McDonald’s Gets Softcard

Softcard (formerly Isis), a mobile payment system that competes with Apple Pay and Google Wallet, announced today that it is accepted at more than 14,000 McDonald’s locations around the country beginning today. Smartphone owners can make NFC-based mobile payments at the register and the drive-thru at all McDonald’s restaurants. McDonald’s will also accept Apple Pay.

Last month, Subway also announced a partnership with Softcard to support mobile payments.

Softcard is free to download and is compatible with more than 80 Android handsets sold by AT&T, T-Mobile, and Verizon Wireless. Softcard combines payments, offers and loyalty in one app. Softcard uses the EMV Contactless specification and SmartTap technology to enable payments, offers and loyalty redemption through one tap.

Apple Pay saw more than one million card activations within 72 hours of launch, reports NFC World, and is already the leading NFC payments player in the US, according to Apple CEO Tim Cook. Cook outlined future growth plans for the service at the WS Journal D Live conference this week, including a potential partnership with Chinese ecommerce giant Alibaba.

US pharmacy chains Rite Aid and CVS plan to launch their own CurrentC mobile payment service in 2015, and have stopped accepting NFC payments, blocking mobile payments services like Apple Pay, Google Wallet and Softcard.

Unfortunately, CurrentC is now warning people that hackers have already swiped some of the beta tester’s email addresses.

Mobile proximity payments have to date proven lacklustre despite the hundreds of millions spent on developing these platforms. But loyalty rewards and benefits of the digital wallet is now seen by many as potentially the killer app that will help to finally ignite the long simmering mobile proximity payment market.

Ovum’s research indicates that 53% of consumers globally report they’ve either used or are interested in redeeming offers and coupons with their handsets, while 44% have used or are interested using their mobile device to pay for things in store and restaurants, explains Gilles Ubaghs, Senior Analyst, Financial Services Technology at Ovum.

FTC Sues AT&T Over “Unlimited” Plan

The U.S. government sued AT&T Inc on Tuesday, alleging the No. 2 U.S. wireless carrier sold consumers unlimited data plans but would reduce their Internet speeds once they exceeded a certain amount of data.

The Federal Trade Commission said this throttling of Internet feeds was deceptive and that in some cases data speeds were slowed by nearly 90 percent.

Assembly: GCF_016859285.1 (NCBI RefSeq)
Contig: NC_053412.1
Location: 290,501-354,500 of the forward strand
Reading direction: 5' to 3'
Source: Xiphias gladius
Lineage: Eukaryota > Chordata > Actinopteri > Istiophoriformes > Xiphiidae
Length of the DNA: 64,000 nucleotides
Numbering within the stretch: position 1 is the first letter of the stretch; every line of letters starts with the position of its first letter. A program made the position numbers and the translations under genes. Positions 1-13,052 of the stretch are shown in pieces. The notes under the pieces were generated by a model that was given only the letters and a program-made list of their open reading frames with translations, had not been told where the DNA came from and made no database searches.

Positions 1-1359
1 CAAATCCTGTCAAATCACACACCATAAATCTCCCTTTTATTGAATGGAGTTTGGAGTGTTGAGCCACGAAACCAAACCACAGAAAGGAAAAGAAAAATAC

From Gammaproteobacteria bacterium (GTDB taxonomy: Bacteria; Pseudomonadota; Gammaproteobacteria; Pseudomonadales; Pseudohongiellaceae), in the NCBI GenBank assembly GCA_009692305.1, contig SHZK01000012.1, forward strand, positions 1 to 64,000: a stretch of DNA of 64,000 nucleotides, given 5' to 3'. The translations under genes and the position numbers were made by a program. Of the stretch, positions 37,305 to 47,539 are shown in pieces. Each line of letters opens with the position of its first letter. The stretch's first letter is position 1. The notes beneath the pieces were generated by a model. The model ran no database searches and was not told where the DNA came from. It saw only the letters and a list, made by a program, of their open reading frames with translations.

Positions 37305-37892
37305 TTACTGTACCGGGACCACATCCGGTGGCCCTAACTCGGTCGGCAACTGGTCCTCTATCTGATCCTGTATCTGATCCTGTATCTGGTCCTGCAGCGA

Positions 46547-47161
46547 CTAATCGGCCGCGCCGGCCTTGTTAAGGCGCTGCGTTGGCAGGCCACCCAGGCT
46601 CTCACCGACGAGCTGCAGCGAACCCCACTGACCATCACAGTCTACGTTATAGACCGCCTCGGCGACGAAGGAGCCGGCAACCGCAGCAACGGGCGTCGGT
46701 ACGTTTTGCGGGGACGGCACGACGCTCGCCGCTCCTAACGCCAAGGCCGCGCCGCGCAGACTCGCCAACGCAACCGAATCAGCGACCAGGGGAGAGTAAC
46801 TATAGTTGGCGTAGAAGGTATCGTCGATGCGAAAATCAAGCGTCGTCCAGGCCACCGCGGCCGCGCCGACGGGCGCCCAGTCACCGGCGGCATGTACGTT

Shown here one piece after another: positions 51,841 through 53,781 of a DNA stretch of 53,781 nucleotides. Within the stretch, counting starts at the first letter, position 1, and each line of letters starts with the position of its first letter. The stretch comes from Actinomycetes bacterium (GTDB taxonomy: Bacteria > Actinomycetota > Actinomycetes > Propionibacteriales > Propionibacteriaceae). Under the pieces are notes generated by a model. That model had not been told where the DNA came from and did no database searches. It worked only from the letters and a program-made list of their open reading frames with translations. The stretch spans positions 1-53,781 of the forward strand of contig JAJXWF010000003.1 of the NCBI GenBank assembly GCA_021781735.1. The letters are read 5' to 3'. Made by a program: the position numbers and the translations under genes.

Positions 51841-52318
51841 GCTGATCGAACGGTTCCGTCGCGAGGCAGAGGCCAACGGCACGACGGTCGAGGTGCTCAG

FTC Chairwoman Edith Ramirez said that AT&T wanted to retain longtime customers and so allowed them to buy unlimited data plans, in some cases after new customers were no longer offered unlimited plans. Then they unilaterally changed the terms, she said.

“They stopped providing the service that customers understood they had purchased when they entered into their contract,” she said. “Customers would be subject to an early termination fee if they wanted to get out of their existing contract.”

AT&T called the allegations “baseless” and said the practice was needed to manage network resources.

“We have been completely transparent with customers since the very beginning,” said Wayne Watts, AT&T’s general counsel. “This program has affected only about 3 percent of our customers, and before any customer is affected, they are also notified by text message.”

More than 3.5 million customers with legacy unlimited data plans had their Internet speeds slowed more than 25 million times by AT&T’s practice, which began in October 2011, the FTC said.

The mobile industry in the United States has commonly used the term “unlimited” to mean whatever they want. Today, “unlimited” often means LTE speed is limited to around 4GB/month, then throttled down to 3G speeds or below.

Prepaid data plans now offer LTE services and a broad range of plans — with no 2 year committment.

Verizon Wireless, a predominately postpaid company, offers a prepaid brand, AllSet, but offers only one smartphone plan, a couple of feature phone plans, and different tablet and mobile hotspot options, reports Fierce Wireless.

At the other end of the spectrum TracFone, a subsidiary of América Móvil, operates as an MVNO, buying wholesale voice and data from all four Tier 1 carriers. TracFone is 100 percent prepaid with over seven brands, including Telcel America, Simple Mobile, Page Plus, Net10, and Straight Talk, all with multiple plan levels.

Sprint prepaid brands include Boost Mobile and Virgin Mobile while T-Mobile has MetroPCS and GoSmart Mobile monthly plans. The AT&T-branded GoPhone includes Leap Wireless‘ 4.5 million Cricket customers which compete directly against MetroPCS, Boost and Virgin Mobile without using its brand.

Mimosa Networks: Outdoor Multi-User MIMO

Mimosa Networks, a pioneer in gigabit wireless technology, has announced a new suite of outdoor 802.11ac 4×4 access points and client devices, to create “the world’s highest capacity low-cost outdoor solution and the first with MU-MIMO”. It’s targeting Wireless ISPs and enterprises, but their products won’t be available until Summer/Fall 2015.